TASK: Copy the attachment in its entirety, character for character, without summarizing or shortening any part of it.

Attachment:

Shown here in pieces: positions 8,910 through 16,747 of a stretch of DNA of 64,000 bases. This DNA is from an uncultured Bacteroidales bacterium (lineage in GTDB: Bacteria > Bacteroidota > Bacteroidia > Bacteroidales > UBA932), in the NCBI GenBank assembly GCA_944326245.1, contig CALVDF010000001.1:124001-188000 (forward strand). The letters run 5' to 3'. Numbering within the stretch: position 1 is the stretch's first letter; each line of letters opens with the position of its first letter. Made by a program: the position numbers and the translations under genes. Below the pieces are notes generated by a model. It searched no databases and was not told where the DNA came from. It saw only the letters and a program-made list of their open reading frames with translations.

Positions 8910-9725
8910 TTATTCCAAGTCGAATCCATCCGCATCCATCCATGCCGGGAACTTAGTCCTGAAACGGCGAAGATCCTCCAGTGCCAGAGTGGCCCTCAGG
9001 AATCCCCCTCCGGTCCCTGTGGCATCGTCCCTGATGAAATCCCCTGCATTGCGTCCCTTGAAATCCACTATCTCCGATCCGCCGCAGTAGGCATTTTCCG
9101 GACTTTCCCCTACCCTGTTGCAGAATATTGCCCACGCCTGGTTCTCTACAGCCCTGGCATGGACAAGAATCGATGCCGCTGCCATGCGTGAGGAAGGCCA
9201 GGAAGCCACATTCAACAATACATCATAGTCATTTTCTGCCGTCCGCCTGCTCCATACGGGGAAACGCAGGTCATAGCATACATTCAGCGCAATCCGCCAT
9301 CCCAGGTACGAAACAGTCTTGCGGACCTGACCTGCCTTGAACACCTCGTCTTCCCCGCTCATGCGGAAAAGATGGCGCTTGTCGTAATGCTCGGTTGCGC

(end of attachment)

Shown here in pieces: positions 8,910 through 16,747 of a stretch of DNA of 64,000 bases. This DNA is from an uncultured Bacteroidales bacterium (lineage in GTDB: Bacteria > Bacteroidota > Bacteroidia > Bacteroidales > UBA932), in the NCBI GenBank assembly GCA_944326245.1, contig CALVDF010000001.1:124001-188000 (forward strand). The letters run 5' to 3'. Numbering within the stretch: position 1 is the stretch's first letter; each line of letters opens with the position of its first letter. Made by a program: the position numbers and the translations under genes. Below the pieces are notes generated by a model. It searched no databases and was not told where the DNA came from. It saw only the letters and a program-made list of their open reading frames with translations.

Positions 8910-9725
8910 TTATTCCAAGTCGAATCCATCCGCATCCATCCATGCCGGGAACTTAGTCCTGAAACGGCGAAGATCCTCCAGTGCCAGAGTGGCCCTCAGG
9001 AATCCCCCTCCGGTCCCTGTGGCATCGTCCCTGATGAAATCCCCTGCATTGCGTCCCTTGAAATCCACTATCTCCGATCCGCCGCAGTAGGCATTTTCCG
9101 GACTTTCCCCTACCCTGTTGCAGAATATTGCCCACGCCTGGTTCTCTACAGCCCTGGCATGGACAAGAATCGATGCCGCTGCCATGCGTGAGGAAGGCCA
9201 GGAAGCCACATTCAACAATACATCATAGTCATTTTCTGCCGTCCGCCTGCTCCATACGGGGAAACGCAGGTCATAGCATACATTCAGCGCAATCCGCCAT
9301 CCCAGGTACGAAACAGTCTTGCGGACCTGACCTGCCTTGAACACCTCGTCTTCCCCGCTCATGCGGAAAAGATGGCGCTTGTCGTAATGCTCGGTTGCGC